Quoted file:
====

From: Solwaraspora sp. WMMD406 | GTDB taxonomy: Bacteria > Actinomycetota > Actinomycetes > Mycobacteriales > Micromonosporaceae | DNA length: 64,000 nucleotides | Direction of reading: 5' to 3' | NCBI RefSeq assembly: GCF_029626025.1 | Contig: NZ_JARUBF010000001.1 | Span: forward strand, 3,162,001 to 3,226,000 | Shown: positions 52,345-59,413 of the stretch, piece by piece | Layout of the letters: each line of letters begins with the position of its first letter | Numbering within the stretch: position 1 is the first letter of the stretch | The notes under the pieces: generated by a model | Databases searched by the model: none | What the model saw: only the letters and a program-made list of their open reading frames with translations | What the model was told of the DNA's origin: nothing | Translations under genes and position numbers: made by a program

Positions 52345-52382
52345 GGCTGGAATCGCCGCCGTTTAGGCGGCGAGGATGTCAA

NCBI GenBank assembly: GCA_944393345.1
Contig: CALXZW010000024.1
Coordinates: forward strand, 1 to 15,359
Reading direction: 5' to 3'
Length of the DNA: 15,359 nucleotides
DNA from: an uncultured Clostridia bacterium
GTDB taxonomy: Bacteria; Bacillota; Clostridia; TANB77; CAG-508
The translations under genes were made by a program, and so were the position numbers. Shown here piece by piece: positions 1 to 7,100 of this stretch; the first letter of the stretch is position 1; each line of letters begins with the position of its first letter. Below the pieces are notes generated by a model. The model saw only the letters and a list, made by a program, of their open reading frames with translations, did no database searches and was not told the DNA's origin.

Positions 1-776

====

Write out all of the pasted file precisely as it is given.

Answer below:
From: Solwaraspora sp. WMMD406 | GTDB taxonomy: Bacteria > Actinomycetota > Actinomycetes > Mycobacteriales > Micromonosporaceae | DNA length: 64,000 nucleotides | Direction of reading: 5' to 3' | NCBI RefSeq assembly: GCF_029626025.1 | Contig: NZ_JARUBF010000001.1 | Span: forward strand, 3,162,001 to 3,226,000 | Shown: positions 52,345-59,413 of the stretch, piece by piece | Layout of the letters: each line of letters begins with the position of its first letter | Numbering within the stretch: position 1 is the first letter of the stretch | The notes under the pieces: generated by a model | Databases searched by the model: none | What the model saw: only the letters and a program-made list of their open reading frames with translations | What the model was told of the DNA's origin: nothing | Translations under genes and position numbers: made by a program

Positions 52345-52382
52345 GGCTGGAATCGCCGCCGTTTAGGCGGCGAGGATGTCAA

NCBI GenBank assembly: GCA_944393345.1
Contig: CALXZW010000024.1
Coordinates: forward strand, 1 to 15,359
Reading direction: 5' to 3'
Length of the DNA: 15,359 nucleotides
DNA from: an uncultured Clostridia bacterium
GTDB taxonomy: Bacteria; Bacillota; Clostridia; TANB77; CAG-508
The translations under genes were made by a program, and so were the position numbers. Shown here piece by piece: positions 1 to 7,100 of this stretch; the first letter of the stretch is position 1; each line of letters begins with the position of its first letter. Below the pieces are notes generated by a model. The model saw only the letters and a list, made by a program, of their open reading frames with translations, did no database searches and was not told the DNA's origin.

Positions 1-776